Indeed, the Speech is remarkable not for its content but for the matters of national importance which failed even to rate a mention. What of health and social services? After 18 years in office the LiberalAustralian Country party Government proposes to hold inquiries into aspects of these all embracing subjects. Inquiries: No inquiry is needed to know that hundreds of thousands of pensioners are struggling to survive on pensions which are far below their real needs. For years now the split up of our national financial cake has been out of balance. Clearly the Commonwealth, with its ability to substantially reduce its indebtedness, has had the better of the deal with the States, whose indebtedness has increased remarkably. Nothing was said in the Governor-General's Speech about any new deal; so apparently the old formula will continue. How does the Commonwealth stand in relation to Sir Henry Bolte's stamp tax? We have read something in the newspapers about the Federal Government threatening Sir Henry about that portion of the tax which constitutes an income tax. Why was not the Government's intention in regard to this mentioned in the Speech? Why do we, as parliamentarians, have to rely on newspaper reports to get our information? Will the Government withhold from the tax reimbursement allocation to Victoria later this year an amount equivalent to collections of the Victorian stamp tax so far as it is regarded as an income tax. We ought to know. This socalled new broom has turned out to be a hairy old veteran with the same old tired approach.

The whole tenor of the GovernorGeneral's Speech gave the impression of a town crier of olden days going around the town crying 'All's well', when in fact he did not have a clue what was going on beyond the illumination of his lantern. All is not well. I will take just one important aspect of our economy - primary industry. Indeed, 1968 will be a crisis year for Australian agriculture because drought, devaluation, exorbitant shipping freight increases and the ever-present price squeeze are all putting pressure on primary industries, many of which were facing critical situations before the year started. And then we have the shadow of Great Britain's anxiety to join the European Common Market and the consequent threat of losing further sales of primary products. As the session passes I will take the opportunity to point out some of the specific deficiencies and problems in relation to primary industry.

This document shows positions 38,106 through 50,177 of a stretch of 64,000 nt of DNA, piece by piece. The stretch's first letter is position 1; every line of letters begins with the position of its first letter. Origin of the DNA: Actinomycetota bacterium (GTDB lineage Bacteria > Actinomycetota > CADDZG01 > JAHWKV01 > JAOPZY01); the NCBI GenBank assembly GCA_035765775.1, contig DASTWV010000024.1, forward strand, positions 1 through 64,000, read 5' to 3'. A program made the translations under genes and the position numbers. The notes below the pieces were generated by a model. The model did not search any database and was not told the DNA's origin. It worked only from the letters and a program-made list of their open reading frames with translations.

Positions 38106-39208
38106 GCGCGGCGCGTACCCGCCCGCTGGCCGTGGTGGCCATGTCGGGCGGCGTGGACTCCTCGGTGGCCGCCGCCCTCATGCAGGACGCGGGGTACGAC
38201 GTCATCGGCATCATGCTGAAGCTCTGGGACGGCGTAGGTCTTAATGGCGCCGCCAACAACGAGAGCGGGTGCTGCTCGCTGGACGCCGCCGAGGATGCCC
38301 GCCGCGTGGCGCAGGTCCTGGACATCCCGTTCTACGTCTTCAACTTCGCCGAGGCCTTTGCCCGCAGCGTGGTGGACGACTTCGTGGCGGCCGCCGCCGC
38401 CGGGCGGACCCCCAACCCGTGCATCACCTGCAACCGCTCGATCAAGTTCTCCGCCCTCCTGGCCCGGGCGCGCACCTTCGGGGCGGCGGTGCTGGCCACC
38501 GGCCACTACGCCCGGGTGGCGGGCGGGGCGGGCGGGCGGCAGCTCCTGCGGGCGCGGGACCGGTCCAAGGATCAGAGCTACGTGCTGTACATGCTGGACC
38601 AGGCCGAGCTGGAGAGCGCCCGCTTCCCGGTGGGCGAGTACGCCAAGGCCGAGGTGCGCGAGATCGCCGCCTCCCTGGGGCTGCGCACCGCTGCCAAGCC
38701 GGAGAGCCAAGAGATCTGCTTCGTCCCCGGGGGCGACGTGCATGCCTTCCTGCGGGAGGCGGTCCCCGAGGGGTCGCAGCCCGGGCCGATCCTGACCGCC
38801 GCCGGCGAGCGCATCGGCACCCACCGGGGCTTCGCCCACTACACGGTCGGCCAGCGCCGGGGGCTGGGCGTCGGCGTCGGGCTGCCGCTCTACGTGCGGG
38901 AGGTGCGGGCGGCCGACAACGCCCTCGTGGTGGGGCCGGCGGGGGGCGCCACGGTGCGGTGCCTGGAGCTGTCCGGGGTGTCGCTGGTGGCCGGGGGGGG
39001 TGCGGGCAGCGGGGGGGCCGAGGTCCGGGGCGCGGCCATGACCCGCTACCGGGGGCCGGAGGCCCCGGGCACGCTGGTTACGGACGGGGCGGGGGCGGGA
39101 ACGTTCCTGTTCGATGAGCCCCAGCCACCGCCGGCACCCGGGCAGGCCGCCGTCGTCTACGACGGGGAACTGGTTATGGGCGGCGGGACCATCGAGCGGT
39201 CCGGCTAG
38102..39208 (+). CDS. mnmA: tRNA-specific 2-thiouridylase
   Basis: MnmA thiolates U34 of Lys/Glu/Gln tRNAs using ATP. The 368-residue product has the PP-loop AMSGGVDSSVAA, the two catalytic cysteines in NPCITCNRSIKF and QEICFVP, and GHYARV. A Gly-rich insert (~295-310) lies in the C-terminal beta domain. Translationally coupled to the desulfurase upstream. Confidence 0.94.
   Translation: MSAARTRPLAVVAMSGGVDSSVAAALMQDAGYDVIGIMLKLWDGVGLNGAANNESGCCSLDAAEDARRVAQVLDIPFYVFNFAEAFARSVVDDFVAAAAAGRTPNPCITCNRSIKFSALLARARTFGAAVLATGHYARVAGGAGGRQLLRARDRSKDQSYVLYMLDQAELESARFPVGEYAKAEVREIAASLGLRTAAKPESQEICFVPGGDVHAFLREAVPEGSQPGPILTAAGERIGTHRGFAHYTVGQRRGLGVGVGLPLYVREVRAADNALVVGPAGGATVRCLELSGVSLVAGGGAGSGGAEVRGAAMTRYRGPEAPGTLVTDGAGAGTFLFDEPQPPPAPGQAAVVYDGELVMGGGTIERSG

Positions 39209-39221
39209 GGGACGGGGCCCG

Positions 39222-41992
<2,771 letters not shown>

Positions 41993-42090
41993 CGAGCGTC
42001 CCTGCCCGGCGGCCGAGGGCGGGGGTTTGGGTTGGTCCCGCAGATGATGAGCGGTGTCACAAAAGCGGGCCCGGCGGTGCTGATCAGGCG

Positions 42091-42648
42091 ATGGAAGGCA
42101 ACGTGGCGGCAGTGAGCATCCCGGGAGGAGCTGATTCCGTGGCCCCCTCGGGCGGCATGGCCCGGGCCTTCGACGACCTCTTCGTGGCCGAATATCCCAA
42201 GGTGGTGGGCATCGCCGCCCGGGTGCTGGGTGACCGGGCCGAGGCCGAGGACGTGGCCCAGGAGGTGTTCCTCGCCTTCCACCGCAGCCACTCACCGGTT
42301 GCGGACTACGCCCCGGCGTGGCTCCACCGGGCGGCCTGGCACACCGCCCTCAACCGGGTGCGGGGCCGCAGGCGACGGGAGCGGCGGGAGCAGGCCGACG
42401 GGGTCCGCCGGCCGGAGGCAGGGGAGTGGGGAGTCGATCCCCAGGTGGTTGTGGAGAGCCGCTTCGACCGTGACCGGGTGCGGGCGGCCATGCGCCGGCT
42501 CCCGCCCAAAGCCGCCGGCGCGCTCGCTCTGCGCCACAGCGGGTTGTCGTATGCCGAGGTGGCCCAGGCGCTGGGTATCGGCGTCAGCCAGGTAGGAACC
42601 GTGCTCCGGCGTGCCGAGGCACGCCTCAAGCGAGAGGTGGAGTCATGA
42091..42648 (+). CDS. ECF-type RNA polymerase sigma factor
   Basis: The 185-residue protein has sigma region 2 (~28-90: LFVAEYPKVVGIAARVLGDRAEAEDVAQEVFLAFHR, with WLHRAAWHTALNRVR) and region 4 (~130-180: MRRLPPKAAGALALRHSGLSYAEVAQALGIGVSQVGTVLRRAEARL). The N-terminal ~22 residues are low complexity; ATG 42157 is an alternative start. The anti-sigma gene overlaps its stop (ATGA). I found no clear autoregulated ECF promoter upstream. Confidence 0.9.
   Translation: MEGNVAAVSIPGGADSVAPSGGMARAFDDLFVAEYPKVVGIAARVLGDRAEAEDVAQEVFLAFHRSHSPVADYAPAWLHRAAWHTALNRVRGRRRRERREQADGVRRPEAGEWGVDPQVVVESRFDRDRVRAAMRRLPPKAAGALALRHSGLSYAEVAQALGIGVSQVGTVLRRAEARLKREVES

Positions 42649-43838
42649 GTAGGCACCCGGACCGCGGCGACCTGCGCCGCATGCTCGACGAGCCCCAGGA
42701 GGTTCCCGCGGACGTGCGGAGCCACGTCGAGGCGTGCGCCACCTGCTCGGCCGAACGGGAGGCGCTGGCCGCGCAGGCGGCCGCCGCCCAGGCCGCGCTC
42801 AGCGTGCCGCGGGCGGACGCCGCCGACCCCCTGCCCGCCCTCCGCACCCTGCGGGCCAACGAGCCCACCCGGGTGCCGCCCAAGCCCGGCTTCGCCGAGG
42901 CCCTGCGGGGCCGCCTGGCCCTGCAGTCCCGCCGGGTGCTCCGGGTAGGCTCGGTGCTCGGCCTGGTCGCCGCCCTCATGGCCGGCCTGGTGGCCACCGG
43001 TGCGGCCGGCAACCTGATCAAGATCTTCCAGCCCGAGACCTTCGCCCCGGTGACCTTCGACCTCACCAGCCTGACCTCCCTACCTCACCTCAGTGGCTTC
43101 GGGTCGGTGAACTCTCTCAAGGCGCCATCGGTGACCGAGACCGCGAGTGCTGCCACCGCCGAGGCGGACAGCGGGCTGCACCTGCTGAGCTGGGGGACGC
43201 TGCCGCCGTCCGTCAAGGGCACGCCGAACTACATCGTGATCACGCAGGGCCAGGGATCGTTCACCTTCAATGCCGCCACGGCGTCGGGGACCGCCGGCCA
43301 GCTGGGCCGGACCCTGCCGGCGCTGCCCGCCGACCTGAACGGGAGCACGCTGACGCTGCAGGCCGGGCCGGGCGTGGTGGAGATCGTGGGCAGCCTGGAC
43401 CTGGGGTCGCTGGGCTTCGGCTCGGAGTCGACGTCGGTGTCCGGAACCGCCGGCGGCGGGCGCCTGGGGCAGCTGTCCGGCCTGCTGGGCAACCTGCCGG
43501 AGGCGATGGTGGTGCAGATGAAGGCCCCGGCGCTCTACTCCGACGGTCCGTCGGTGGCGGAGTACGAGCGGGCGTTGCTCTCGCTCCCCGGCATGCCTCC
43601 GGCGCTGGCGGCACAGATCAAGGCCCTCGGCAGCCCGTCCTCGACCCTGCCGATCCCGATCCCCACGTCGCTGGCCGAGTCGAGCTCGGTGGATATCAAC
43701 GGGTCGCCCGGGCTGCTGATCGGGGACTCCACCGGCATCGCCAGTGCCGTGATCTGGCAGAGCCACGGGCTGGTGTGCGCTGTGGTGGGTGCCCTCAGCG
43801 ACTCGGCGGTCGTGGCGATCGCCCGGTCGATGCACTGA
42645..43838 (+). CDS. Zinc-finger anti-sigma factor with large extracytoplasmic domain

I want to say something about the need for a national disaster organisation in Australia. The drought has had such an effect upon the nation and its economy - and I will say something about that later - that it seems to me that the Government has a clear responsibility to arrange for the most exhaustive research into the cause and effects of droughts and the action needed to counteract and minimise them. The Commonwealth Scientific and Industrial Research Organisation notwithstanding, governments are not yet rainmakers. But governments can provide the means for the 1968 scientist to apply his knowledge to solving the problems. At almost any given lime somewhere on this vast continent of ours we have a disaster of some magnitude - fire, flood or drought. I believe that a national organisation designed to research into, propose preparedness for, and work to alleviate consequences of such disasters ought to be established. As I have said, despite the efforts of the CSIRO, we cannot as yet control the weather. But we can be better prepared and more effective in the alleviation of the effects which blight the lives of so many of our citizens almost every year and which regularly set back our national progress. Too often victims of the national disasters that occur in all States have to wait too long for governments to make up their minds about the type of assistance needed, and they then often have to wait too long for the assistance to reach them.